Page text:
The Wicker Man (1973)

There’s a bustle in the hedgerow

The Wicker Man (1973) earns its classic status not by tearing up the rules but by forging ahead without any.

Robin Hardy’s The Wicker Man (1973) has one of the great shock endings in horror. I’m guessing that you already know what it is, preferably because you’ve had the pleasure of seeing it. Or maybe someone in your life has spoiled it for you—whether that’s forgivable, you’ll have to decide. I hope it’s not because you watched the 2006 remake.

The Wicker Man (1973)

It’s also unusual among horror films, in that adhering to Puritanical moral standards is no guarantee that you’ll survive to the end of it. Audiences have been savvy to the rules of horror since at least Wes Craven’s Scream (1996), but the formula goes back to the roots of the genre: If you play too cute with rightful authority, be it your parents, the church, or society at large, by deliberately engaging in forbidden behavior, you’re giving the horror movie a reason to murder you. But in the case of The Wicker Man, loose living and licentious acts might actually improve your chances.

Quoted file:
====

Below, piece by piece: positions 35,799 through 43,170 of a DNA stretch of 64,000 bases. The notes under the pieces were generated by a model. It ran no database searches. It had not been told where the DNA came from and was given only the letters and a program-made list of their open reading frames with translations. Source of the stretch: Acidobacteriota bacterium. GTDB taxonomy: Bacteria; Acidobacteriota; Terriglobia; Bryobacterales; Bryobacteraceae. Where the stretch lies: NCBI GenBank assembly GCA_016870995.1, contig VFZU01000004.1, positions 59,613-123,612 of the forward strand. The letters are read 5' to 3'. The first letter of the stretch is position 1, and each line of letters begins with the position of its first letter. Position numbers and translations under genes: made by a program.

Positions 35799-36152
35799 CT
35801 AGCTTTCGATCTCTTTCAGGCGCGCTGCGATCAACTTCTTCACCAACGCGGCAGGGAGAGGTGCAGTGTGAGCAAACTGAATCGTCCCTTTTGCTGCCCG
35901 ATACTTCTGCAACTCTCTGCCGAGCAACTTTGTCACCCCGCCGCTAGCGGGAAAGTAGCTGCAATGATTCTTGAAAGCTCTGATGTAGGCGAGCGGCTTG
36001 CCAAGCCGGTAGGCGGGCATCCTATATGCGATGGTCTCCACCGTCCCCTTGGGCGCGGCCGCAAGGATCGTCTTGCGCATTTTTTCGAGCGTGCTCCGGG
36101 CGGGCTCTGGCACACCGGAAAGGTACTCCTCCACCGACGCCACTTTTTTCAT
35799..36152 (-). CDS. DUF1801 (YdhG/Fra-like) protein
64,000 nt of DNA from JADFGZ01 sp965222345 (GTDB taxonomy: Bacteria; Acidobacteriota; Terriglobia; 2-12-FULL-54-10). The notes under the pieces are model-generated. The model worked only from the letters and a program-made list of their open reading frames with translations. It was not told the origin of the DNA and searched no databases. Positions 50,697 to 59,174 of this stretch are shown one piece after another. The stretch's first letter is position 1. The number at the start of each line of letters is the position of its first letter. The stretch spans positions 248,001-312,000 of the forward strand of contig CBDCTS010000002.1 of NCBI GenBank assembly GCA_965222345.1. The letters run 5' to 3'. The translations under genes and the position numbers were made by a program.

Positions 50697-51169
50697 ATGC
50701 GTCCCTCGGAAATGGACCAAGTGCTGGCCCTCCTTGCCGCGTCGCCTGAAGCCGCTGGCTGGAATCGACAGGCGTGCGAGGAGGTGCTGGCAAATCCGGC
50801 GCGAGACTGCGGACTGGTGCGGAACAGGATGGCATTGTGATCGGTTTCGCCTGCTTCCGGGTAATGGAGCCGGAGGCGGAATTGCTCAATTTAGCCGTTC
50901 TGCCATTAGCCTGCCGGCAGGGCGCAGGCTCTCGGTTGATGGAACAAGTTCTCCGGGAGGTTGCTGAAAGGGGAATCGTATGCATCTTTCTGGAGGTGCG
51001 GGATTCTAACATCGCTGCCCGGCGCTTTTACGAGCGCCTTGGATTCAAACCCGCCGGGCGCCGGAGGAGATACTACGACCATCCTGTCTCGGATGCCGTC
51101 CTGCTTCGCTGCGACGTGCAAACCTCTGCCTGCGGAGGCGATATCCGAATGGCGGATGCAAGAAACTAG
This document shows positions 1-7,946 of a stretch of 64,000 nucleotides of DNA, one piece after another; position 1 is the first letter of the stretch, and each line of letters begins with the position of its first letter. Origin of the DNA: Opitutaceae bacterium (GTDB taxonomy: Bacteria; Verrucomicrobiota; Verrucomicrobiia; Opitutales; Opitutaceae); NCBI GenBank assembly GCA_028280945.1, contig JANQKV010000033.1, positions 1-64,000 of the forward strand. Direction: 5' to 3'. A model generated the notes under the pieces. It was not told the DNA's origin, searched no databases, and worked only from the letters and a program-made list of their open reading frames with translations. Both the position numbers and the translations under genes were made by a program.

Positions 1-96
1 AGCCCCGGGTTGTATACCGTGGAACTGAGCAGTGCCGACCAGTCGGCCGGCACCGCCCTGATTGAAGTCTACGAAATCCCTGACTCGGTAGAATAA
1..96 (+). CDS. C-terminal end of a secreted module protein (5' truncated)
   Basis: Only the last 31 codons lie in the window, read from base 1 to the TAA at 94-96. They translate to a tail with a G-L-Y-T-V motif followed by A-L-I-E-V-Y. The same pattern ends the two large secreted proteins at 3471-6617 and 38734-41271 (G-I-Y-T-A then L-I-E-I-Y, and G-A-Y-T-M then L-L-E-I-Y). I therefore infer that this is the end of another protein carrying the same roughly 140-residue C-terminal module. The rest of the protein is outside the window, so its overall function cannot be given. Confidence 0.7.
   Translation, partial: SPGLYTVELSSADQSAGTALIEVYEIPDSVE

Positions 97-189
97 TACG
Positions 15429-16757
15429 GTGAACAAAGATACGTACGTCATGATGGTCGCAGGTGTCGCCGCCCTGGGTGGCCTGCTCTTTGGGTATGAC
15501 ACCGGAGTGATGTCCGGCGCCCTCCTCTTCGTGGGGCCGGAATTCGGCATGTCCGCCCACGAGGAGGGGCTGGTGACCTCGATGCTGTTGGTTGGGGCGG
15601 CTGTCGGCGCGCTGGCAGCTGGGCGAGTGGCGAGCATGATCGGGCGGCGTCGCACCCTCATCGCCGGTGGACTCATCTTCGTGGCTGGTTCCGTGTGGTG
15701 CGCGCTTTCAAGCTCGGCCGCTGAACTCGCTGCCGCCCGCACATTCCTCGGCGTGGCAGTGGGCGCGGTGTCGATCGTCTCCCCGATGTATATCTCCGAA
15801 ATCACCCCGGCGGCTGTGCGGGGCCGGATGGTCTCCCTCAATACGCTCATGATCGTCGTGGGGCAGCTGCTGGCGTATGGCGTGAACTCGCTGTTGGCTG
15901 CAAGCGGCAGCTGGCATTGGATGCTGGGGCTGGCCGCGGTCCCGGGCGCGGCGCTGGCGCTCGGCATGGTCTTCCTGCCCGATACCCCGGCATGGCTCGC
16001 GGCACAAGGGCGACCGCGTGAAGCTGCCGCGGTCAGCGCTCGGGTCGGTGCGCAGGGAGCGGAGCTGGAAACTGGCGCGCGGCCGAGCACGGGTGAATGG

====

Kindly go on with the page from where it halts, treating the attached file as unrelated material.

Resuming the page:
The role of the purehearted in this morality drama falls on the square and sturdy shoulders of one Sergeant Howie (Edward Woodward), Christian soldier of the onward-marching sort and earthly representative of the West Highland Police. He’s come all the way from the Scottish mainland to the quaint, rustic paradise of Summerisle, renowned for its apples and harvest festivals and permissive ideas about dancing on the sabbath, to investigate the disappearance of Rowan Morrison (Geraldine Cowper), a girl on the cusp of her teenage years. Sergeant Howie has received an anonymous letter, apparently written by a resident of the island, warning him that Rowan has been missing for months and that no one, not even her mother, will speak of it.